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100 years of memories

September 22, 2000

100 years of memories



By ANDREA BROWN-HURLEY / Staff Writer


WILLIAMSPORT - Ruth Wiley got soaked when her husband, "Skinny," couldn't figure out the convertible top on the couple's brand new Model T Ford.

The lifelong Williamsport resident relished watching the canal boats maneuver through locks on the C&O Canal. She loved riding the train to Sharpsburg and the trolley to Hagerstown.

A staunch Democrat, Wiley has voted in every presidential election since the ratification of the 19th amendment in 1920.

She will turn 100 on Oct. 5., and she plans to once again support her party in November's election.

"I've had a long life and a good life," said Wiley, who lives at Clearview Nursing Home in Hagerstown.

She was among six centenarians and soon-to-be 100-year-olds honored Friday at Williamsport Retirement Village's sixth annual National Centenarians Day celebration.

Flavia Cunningham, 101; Lillian Doub, 99; Marie Esswein, 100; Edith Miller, 99; and Celia Staley, 104, were the event's other honorees.

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Ravenwood Lutheran Village resident Teressa Brinton, 107, chose not to attend, said activities director Abby Housel.

"These centenarians have seen a whole lot," said state Sen. Donald R. Munson, R-Washington, who was the event's guest speaker.

They've witnessed the invention of hula hoops and pet rocks, and watched men land on the moon and fight in two World Wars, Munson said.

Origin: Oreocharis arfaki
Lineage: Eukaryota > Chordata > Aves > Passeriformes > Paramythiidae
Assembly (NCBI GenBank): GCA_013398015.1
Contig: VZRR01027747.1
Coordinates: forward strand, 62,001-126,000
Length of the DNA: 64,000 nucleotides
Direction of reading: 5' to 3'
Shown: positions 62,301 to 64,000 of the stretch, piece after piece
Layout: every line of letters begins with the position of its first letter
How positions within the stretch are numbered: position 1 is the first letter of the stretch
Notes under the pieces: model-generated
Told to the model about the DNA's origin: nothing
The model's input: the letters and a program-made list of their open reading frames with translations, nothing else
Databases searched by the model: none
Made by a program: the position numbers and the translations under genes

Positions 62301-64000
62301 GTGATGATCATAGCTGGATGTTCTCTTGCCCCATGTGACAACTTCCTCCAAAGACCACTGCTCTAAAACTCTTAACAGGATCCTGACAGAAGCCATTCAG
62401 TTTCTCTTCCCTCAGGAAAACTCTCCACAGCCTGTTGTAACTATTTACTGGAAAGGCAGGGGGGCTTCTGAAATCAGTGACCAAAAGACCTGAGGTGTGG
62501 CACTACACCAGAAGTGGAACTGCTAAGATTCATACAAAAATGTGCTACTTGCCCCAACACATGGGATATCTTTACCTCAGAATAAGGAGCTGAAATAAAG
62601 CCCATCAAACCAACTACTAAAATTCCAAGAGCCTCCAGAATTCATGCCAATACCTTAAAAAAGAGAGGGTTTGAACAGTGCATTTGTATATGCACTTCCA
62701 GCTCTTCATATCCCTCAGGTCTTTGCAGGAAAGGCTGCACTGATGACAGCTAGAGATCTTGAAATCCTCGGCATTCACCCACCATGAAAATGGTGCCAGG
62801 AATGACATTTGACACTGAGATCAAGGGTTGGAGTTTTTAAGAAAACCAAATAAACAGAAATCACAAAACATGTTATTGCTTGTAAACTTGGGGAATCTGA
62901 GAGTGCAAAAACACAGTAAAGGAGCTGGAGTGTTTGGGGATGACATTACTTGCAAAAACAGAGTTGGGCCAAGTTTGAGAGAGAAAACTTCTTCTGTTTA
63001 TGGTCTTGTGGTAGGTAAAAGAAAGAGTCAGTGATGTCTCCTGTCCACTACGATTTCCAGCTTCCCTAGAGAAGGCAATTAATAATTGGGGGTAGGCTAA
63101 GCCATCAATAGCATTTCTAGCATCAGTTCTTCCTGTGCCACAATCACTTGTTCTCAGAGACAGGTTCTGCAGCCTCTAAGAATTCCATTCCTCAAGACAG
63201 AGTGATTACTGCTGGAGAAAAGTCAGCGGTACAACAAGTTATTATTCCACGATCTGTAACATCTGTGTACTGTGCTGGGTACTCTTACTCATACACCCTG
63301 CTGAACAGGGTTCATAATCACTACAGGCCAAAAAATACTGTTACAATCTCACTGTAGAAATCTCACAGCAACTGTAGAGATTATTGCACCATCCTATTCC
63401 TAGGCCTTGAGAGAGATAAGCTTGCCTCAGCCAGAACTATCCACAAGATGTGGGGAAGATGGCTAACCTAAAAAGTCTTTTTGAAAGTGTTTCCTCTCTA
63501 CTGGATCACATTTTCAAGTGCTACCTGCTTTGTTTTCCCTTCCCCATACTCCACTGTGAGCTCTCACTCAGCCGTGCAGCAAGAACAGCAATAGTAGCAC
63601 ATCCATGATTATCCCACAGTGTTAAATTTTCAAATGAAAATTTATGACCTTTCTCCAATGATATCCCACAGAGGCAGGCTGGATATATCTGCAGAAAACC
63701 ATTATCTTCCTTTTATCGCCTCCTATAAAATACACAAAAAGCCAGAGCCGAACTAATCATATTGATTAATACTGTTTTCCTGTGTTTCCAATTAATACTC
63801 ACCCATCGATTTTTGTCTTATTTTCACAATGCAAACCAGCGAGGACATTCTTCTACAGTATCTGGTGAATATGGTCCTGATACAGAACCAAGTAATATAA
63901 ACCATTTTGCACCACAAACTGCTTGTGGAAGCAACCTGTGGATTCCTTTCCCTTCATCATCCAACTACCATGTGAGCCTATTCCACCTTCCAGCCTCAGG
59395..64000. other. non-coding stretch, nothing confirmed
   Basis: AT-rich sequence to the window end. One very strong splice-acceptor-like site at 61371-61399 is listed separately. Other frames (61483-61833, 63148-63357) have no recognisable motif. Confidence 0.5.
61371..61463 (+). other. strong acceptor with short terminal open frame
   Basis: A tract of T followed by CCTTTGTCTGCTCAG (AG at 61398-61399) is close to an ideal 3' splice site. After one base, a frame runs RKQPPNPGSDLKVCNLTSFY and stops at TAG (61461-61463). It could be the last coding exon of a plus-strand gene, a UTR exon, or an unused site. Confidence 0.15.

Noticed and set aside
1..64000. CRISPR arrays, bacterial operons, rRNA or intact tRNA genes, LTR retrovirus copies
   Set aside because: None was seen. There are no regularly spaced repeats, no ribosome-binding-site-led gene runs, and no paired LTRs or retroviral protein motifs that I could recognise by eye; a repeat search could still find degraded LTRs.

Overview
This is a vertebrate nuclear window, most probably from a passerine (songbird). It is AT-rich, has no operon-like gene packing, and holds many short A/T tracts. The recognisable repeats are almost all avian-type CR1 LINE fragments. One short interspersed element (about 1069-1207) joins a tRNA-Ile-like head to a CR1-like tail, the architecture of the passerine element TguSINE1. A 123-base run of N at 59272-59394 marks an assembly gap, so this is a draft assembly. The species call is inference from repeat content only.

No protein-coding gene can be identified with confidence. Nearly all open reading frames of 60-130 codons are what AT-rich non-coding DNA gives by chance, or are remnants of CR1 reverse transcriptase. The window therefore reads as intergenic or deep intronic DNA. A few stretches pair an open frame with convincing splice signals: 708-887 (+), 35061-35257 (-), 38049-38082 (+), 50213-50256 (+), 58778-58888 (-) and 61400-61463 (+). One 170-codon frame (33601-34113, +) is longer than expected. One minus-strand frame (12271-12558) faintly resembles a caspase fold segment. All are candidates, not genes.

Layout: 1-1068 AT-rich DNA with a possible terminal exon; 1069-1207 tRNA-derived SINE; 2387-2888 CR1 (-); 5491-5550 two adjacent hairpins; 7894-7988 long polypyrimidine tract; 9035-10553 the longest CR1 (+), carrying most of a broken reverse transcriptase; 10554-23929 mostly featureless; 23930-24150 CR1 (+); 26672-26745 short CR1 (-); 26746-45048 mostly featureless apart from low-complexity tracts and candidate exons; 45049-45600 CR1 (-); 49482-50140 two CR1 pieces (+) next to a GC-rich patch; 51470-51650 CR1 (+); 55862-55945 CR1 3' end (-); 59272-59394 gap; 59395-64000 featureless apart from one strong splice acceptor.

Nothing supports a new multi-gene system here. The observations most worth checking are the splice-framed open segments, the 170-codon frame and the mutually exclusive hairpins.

"They've seen a strengthening of democracy in this country," he said.

They've endured.

Wiley attributed her longevity to hard work. Her family thinks her "feistiness" may have had something to do with it, said Wiley's granddaughter, Connie Spong, who spoke about her at the event.

Doub, who will turn 100 next July, attributed her longevity to "taking life as it comes."

The Ravenwood resident said she never liked people telling her what to do, and her best advice to others was, "Mind your own business."

Miller, who will turn 100 in January, said "a good life and country food" have helped her near the century mark. The Hagerstown resident, who also lives at Ravenwood, grew up on a farm with 12 siblings.

Staley, who lives at Williamsport Retirement Village, attributed her long life to her strong personality and to "complaining a lot" but not worrying about anything, said Beth Stull, public relations director at Williamsport Retirement Village.

Staley said she never expected to live to 104.

She's "sort of become our Centenarians Day supermodel," Stull said.

Cunningham's "beautiful smile and bright blue eyes" bring joy to her friends at Reeder Memorial Home in Boonsboro, said activities director Debbie Ballam.

Neither Staley nor Cunningham were feeling well enough to attend Friday's celebration.

A century of living has seemed like a long time, said Esswein, who lives at Heartland of Martinsburg (W.Va.). The Missouri native remembers the first "horseless carriages," silent movies and the 1903 Mississippi River flood.

She said computers are "wonderful, but I don't understand them."

But Esswein understands that hard work and faith in God will get you far in life, said her son, Carlton, who spoke about her at Friday's event.

Cunningham, Doub, Esswein, Miller, Staley and Wiley have lived long and giving lives, Munson said.

He presented each honoree with a congratulatory citation.

"Our country, our state and our community are better for you all having been here," Munson said.

Williamsport Mayor John W. Slayman and Fred Otto, executive director of the Washington County Commission on Aging, were present at the event, along with nursing home officials.

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